'Social Justice' Is About Anything but Justice
Most people are blissfully unaware of the havoc wrought by our misnamed “Social Justice” and “Human Rights” ideology until they are themselves hit by a summons, a legal suit or a ruling in law that deprives them of their peace of mind, robs them of productive time and leaves them substantially out of pocket. It is like being struck by a bolt of lightning while believing oneself to enjoy adequate shelter. My wife and I have been struck by such unexpected intrusions into our lives on three separate occasions over the last few years.
Indeed, the first strike was like a political klaxon alerting us to the perils of telling the truth in a climate of moral evasion and widespread hypocrisy. We received a notice of defamation from a large Muslim organization in response to a candid article my wife had written when she was editor of Freedom Press Canada, an online journal run by my publisher at the time. This was our first experience of lawfare in action. Apprized by legal council that a court case could set us back two or three years and up to a quarter of a million dollars with little to no prospect of winning, we had no choice but to settle. Since we live in a country in which Muslims are regarded as innocent victims of bigotry and anti-Islamophobia legislation is pending, the alternative would have been bankruptcy.
A short while later, my wife found herself once again under siege as the result of a complaint of discrimination brought by a disgruntled student before the Ontario Human Rights Tribunal. The charges were baseless and plainly refutable by email records and other evidence. The fact that there was “nothing there,” as our lawyer commented, did not deter the HRT from pursuing a hearing. After two years of our living under a cloud of anxiety, the case went to mediation and the charges against Janice were “disappeared.” (The proceedings are described in her recently posted Fiamengo File series.) But the legal fees were astronomical and, since we were not engaged in a Civil Court trial but an HRT tribunal operating according to its own arbitrary laws, the costs were not reclaimable. We asked our lawyer whether we could counter-sue the student for defamation and related damages, but it turns out that, unlike the process in Civil Court, HRT complainants are protected from “reprisal.” “My experience was just a little glimpse,” Janice wrote in an introductory comment to the video, “into how a society becomes totalitarian when it decides to work outside the law (or too often, now, even within the law) to create ‘justice for the weak’ rather than justice for all.”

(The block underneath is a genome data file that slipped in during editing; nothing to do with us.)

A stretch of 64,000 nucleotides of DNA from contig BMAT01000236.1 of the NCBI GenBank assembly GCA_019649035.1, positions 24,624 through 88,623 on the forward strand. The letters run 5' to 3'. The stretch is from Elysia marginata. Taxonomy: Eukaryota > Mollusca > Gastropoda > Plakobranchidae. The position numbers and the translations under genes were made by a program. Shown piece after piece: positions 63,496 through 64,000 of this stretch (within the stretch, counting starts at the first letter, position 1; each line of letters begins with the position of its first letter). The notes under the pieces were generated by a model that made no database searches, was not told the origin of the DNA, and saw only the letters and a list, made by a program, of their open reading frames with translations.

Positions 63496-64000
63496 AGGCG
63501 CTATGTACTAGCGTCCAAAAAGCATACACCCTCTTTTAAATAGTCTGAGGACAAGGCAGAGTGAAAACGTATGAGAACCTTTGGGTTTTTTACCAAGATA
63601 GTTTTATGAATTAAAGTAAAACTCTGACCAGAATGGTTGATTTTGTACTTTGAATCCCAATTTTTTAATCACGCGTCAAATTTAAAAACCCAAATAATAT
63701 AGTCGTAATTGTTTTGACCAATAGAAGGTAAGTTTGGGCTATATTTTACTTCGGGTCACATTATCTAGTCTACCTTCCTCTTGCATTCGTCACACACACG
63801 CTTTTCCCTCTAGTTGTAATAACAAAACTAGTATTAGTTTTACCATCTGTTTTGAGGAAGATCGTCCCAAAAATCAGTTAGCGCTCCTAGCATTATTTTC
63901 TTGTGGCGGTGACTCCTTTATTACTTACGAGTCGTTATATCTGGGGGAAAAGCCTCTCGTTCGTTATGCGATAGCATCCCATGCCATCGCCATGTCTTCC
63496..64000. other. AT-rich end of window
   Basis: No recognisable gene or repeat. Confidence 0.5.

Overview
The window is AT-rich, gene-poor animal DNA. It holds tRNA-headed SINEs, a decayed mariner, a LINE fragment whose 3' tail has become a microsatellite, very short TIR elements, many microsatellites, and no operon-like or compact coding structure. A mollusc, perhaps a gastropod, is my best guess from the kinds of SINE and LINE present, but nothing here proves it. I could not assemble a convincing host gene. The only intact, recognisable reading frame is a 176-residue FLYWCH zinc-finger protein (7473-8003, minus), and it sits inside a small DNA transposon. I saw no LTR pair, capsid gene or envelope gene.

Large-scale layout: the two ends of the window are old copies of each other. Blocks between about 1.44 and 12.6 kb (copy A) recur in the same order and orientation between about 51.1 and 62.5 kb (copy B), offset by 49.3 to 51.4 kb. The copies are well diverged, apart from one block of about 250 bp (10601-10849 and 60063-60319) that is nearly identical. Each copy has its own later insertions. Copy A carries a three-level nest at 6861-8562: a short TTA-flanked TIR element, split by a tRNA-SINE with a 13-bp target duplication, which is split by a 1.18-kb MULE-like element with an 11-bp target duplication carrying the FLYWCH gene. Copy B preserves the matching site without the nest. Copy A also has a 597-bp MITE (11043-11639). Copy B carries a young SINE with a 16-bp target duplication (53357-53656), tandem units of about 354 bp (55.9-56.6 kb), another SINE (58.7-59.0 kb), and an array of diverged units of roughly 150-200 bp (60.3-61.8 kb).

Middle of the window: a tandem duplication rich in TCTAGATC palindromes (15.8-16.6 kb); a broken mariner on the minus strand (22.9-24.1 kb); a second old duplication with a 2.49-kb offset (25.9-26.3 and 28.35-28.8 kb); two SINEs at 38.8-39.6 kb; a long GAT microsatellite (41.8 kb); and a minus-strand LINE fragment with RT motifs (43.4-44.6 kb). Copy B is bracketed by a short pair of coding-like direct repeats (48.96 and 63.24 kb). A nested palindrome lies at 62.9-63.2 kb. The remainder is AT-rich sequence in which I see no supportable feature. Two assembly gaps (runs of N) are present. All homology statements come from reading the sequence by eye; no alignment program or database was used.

More recently, we found ourselves once again victimized by the Social Justice cult in the form of its residential tenancy boards. We used to rent out a small apartment whose monthly yield was in effect transferred to our mortgage -- until the tenant decided to stop paying his rent. Generally speaking, the tenancy boards are set up to protect tenants, who are regarded as society’s casualties, members of an oppressed class or prey of a pitiless economic system dominated by businessmen and landlords. After five months of non-payment of rent, several checks bouncing like basketballs, innumerable broken promises, and no indication of anything ever changing, we were forced to hire an eviction agency, supply a ten-day notice, pay for a Writ from the Supreme Court, and finally retain the services of a bailiff.